Report: No Correlation Between Bush Tax Cuts and Job Creation

Press Release–for immediate release–January 11, 2006
Contact: Christina Kasica, 617-423-2148, ext. 119
(cell phone 617-966-0554)

No Correlation Between Bush Tax Cuts and
Job Creation, Report Shows

"By cutting taxes on income, we helped create jobs," President Bush said in an address Friday to business executives at the Economic Club in Chicago.

DOWNLOAD THE REPORT HERE: Nothing to Be Thankful For (PDF, 2.53 MB).

BOSTON–As President Bush and his senior advisors traveled across the country this past weekend touting 2005 job growth numbers and demanding that Congress make the administration's tax cuts permanent, a study examines the administration's claim that tax cuts create jobs–and finds it without merit.

While two million jobs were created in 2005, this is 3.5 million jobs short of expectations by the President's Council of Economic Advisors, who estimate job growth at 3.1% in a normal year. Jobs grew by only 1.5% in 2005.

"The president's tax-cutting policy is a failure in regard to job creation, and we need to recognize it as such, " said Anisha Desai, program director at UFE and one of the report's co-authors. "While there is no evidence that massive tax cuts create jobs, there is considerable evidence that they contribute to economy-choking deficits."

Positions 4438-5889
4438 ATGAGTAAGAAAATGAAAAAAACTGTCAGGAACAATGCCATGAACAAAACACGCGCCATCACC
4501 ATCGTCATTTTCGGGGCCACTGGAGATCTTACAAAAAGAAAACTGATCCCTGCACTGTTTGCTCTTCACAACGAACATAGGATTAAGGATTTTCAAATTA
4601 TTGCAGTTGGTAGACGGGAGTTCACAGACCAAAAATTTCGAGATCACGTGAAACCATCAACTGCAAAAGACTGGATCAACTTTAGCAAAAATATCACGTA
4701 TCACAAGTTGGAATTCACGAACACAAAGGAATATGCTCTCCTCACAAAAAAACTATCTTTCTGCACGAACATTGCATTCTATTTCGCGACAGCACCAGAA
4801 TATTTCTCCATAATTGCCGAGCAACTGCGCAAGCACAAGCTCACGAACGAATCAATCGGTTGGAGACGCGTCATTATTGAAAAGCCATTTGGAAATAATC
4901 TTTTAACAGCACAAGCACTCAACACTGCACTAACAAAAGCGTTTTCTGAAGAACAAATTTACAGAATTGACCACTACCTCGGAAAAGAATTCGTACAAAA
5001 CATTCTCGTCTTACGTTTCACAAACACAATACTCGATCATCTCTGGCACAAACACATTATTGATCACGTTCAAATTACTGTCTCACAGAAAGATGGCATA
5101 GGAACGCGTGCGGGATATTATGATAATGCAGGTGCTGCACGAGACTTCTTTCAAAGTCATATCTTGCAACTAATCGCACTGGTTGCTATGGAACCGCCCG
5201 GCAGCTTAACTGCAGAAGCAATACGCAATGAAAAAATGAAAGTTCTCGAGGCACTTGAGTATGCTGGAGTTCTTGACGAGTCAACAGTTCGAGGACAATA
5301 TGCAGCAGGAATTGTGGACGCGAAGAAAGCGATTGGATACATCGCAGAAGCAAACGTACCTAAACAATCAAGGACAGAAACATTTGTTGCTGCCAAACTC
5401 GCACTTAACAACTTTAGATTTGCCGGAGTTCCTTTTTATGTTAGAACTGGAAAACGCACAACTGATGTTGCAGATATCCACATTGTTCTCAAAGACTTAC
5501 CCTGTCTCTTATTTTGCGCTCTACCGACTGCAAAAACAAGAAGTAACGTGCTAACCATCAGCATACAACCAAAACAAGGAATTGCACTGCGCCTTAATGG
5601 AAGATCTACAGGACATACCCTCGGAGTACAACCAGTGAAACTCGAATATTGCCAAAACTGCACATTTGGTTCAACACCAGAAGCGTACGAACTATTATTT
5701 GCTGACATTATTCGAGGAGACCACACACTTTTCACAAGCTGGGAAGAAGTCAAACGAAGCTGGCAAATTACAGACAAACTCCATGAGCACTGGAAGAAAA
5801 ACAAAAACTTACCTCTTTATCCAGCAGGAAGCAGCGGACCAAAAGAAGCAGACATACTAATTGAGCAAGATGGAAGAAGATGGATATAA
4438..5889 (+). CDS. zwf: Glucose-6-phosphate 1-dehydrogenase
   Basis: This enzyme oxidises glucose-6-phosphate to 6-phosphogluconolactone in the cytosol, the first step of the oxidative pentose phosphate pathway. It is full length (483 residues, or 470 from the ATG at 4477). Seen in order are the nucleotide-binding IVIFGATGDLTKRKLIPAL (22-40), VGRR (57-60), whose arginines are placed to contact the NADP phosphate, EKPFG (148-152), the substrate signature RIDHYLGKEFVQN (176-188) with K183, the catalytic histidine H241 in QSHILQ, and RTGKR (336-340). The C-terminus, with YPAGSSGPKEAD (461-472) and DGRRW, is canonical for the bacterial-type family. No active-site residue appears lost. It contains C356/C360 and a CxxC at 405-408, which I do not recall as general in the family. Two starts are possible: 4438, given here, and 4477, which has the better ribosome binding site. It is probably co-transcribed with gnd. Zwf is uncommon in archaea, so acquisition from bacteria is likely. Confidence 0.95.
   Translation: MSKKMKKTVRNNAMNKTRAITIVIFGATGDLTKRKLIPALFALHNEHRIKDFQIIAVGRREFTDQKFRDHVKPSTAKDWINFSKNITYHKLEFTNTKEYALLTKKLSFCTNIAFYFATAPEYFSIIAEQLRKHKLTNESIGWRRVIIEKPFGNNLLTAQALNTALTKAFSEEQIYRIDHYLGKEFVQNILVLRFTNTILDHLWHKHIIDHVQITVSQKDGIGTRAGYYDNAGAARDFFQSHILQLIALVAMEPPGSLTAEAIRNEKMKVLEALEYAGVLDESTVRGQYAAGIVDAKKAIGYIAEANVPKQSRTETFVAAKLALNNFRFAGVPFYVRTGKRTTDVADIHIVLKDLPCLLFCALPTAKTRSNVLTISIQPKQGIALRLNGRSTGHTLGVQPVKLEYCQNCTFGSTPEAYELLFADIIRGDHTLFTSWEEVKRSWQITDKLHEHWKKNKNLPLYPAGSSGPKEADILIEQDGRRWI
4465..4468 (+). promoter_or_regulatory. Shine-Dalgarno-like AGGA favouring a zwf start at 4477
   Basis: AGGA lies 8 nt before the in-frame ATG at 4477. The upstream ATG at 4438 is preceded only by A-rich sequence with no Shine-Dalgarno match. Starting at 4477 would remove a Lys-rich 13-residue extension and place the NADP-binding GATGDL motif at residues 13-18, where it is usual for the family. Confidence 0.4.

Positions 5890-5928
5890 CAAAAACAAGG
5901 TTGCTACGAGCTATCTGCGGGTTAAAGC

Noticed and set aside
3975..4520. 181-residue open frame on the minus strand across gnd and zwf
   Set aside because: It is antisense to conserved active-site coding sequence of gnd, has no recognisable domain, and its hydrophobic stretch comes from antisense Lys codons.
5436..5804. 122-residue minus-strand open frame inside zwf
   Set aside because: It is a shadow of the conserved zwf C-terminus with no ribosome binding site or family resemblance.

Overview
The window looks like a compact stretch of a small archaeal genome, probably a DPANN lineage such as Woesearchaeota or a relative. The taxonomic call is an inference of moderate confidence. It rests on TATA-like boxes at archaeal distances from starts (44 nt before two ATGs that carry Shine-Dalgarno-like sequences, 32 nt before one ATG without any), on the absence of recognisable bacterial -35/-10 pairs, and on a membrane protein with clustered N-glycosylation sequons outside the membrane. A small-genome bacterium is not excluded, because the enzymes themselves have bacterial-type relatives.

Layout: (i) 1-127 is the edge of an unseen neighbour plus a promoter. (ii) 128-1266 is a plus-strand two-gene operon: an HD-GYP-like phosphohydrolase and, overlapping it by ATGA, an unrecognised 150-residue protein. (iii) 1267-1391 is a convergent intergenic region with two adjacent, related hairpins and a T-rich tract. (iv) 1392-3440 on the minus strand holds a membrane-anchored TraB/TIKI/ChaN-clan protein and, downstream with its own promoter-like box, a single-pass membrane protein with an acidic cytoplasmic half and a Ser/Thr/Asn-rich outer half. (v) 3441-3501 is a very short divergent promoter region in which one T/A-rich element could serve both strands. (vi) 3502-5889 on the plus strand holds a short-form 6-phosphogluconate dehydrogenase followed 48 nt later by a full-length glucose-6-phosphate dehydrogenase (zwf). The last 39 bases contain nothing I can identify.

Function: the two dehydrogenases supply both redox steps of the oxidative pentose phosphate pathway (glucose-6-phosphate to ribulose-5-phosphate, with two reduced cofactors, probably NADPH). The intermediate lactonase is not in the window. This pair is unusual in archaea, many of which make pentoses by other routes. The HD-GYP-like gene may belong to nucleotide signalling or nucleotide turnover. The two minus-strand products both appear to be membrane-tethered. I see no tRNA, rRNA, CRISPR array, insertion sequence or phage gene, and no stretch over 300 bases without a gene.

The report reviewed administration claims that "tax cuts create jobs" and found the following:

  • Tax cuts have no predictable effect on employment, either in job creation or job destruction.
  • Since 2003, job creation has fallen millions of jobs short of the administration's promises.
  • The current weakness in job creation during an economic recovery is unprecedented since World War II.

The report highlighted other concerns about jobs and the economy as well. For example, the number of good quality jobs (defined as those paying at least $16 an hour, providing employer-paid health insurance, and providing a pension) has remained flat at 25% of all workers. Significant racial disparities exist: black employment is at 89.6%, compared to 95.2% for whites. And Latino workers average more than $10,000 per year less in earnings than whites, and this gap is increasing.

The report, entitled "Nothing to Be Thankful For: Tax Cuts and the Deteriorating U.S. Job Market" was co-authored by Anisha Desai, Scott Klinger, Gloribell Mota, and Liz Stanton. The authors are available for interviews by calling 617-423-2148 ext. 119, or emailing"> Call for hard copies.

United for a Fair Economy ( is a national non-profit that spotlights the growing economic divide in the U.S.